6. Brazos might be a better solution for some people, but the NUC is definitely a better solution for other people. It’s up to the customers to decide and not you or I.

  7. If you’re just interested in straight playback, and don’t need post-processing, or QuickSync for transcoding, even the HD1000 in the Celerons has the same decode capability.

  8. That’s your opinion. Brazos box has weaker graphics, weaker CPU and is less power efficient (40nm vs. 22nm…). If “they” don’t care about performance at all, I’d say those people would be better off with an even cheaper Atom based box.

  9. Welcome to the comments section, here’s your helmet. You can check your facts and logic with the helpful attendant by the door.

  10. And those people are better off with a Brazos based box which costs a good deal less. Once you play the ‘good enough’ card, you open up the solution space.

  11. I have been a TechReport reader (intermittently) for years and use PCs for everything in my day-to-day life except playing videogames. No time for that anymore.

    I am just posting to mention that (obviously) there is a gaming-bias in the community. I will replace my machines with NUCs as soon as we are in the Haswell+USB3+Thunderbolt unit and the initial (thermal) issues have been worked out. The naming Intel chose is ambitious (“next-unit-of-computing”), but I think they have a good chance of pulling it off.

  12. I think it can be done using [url=<]one of these[/url<]

  13. Not a popular request but I wish they had a NUC with Thunderbolt AND wired ethernet.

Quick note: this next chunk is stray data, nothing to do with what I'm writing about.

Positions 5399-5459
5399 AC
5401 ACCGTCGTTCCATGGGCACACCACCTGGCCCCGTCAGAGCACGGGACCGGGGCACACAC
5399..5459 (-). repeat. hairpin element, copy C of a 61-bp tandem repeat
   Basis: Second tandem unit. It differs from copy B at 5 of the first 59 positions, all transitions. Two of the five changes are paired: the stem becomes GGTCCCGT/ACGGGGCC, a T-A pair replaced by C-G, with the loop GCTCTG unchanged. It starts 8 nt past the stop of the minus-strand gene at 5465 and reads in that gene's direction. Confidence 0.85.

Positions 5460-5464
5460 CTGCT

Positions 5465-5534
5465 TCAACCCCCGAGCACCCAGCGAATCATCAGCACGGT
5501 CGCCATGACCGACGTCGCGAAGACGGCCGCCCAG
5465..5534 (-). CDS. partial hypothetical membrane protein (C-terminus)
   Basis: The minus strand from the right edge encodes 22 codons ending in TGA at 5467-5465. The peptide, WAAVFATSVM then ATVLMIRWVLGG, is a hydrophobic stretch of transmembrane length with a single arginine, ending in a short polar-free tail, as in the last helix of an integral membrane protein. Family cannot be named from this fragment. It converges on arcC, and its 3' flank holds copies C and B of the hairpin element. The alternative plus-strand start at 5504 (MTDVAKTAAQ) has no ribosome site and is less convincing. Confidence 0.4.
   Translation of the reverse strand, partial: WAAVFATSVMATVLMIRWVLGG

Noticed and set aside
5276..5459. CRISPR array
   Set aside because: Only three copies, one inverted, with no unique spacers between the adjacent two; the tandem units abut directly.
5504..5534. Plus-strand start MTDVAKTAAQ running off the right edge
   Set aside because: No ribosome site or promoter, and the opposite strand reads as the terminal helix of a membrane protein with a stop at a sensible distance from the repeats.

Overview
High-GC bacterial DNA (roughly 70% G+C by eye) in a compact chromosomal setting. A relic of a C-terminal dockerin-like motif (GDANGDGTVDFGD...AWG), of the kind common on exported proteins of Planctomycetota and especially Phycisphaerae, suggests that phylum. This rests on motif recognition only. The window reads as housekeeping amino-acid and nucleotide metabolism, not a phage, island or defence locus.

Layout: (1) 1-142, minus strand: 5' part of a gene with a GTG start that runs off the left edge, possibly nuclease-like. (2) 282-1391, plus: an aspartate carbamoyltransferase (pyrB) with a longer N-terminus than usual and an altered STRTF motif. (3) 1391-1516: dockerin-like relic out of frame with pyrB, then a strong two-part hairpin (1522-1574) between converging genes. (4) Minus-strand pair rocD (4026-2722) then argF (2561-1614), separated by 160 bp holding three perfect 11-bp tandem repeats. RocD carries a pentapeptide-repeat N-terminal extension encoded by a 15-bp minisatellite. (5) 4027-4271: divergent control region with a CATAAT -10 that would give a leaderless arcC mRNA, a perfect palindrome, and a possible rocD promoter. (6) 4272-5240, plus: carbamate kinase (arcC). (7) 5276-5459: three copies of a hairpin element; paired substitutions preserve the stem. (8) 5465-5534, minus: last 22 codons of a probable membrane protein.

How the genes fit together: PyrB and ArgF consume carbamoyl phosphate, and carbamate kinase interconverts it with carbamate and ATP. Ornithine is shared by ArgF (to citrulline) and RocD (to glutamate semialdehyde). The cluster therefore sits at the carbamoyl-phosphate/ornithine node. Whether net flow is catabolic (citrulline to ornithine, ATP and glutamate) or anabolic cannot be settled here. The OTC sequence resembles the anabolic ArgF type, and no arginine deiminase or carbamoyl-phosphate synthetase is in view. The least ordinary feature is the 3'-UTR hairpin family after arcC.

I need a small Thunderbolt device for a Blackmagic Mini Recorder.

  14. Depends on if they mean decoded LPCM over HDMI or even pass-through multi-channel. At least it has the same shader count and similar clockspeeds to HD2000 so we can estimate performance.

    If it can’t do any kind of multi-channel audio that would certainly explain why Zotac went with the GT610 in their cheaper Celeron Zbox.

  15. Thanks!

    [quote<]"Built-in visuals deliver incredible visual experiences" "images as they were meant to be seen. " "Stunning video quality"[/quote<] So.. it's a glorified image filter? Wait... [quote<]"Multi-channel premium audio "[/quote<] Oh, so no multi-channel audio without Clear Video? That sort of kills the cheapo NUC's HTPC aspirations, doesn't it...

  16. This is probably an odd question, but how does your NUC handle playback of 10-bit h.264 encoded files?

  17. [url<][/url<]

  18. What is Clear Video..? I’ve seen this label on Intel marketing materials, but never took the time to figure out what it really means

  19. [url<][/url<] Dead slow graphics with no real video acceleration. It is worse then the HD2000. At least the HD2000 supported clear video and quicksync.

  20. Only Apple products are magic. It’s only a matter of time before Intel is taken to court for this.

  21. Do we know what level of IGP it is? All ARK has is ‘Intel HD graphics’ with no number, a quick search didn’t find anything more detailed. Maybe we can assume it’s worse than even HD2000 since it’s an older Sandy Bridge.

    OEMs must be getting these on cheap clearout, because there’s a more recent Celeron 887 that runs at 1.5GHz and has a lower tray price: [url<],69361[/url<]

  22. Celeron 847…. too bad it didn’t have at least an HD 2500 so that you could get decent HD video decode acceleration out of it.

  23. Just use an atom setup, then it really will take you all day…. weeks….. months………

  24. [quote<]thanks to the gigabit ethernet[/quote<] Yuppers, that was my point in another recent, longer post. The only people for whom lack of USB 3.0 should matter is anyone using this as their sole computer and without any kind of network storage. But I don't see too many people like that buying a barebones computer without an OS, so unless the wireless performance is really bad for those without wired networks, no USB 3.0 is just a checkbox feature, not a real-world dealbreaker.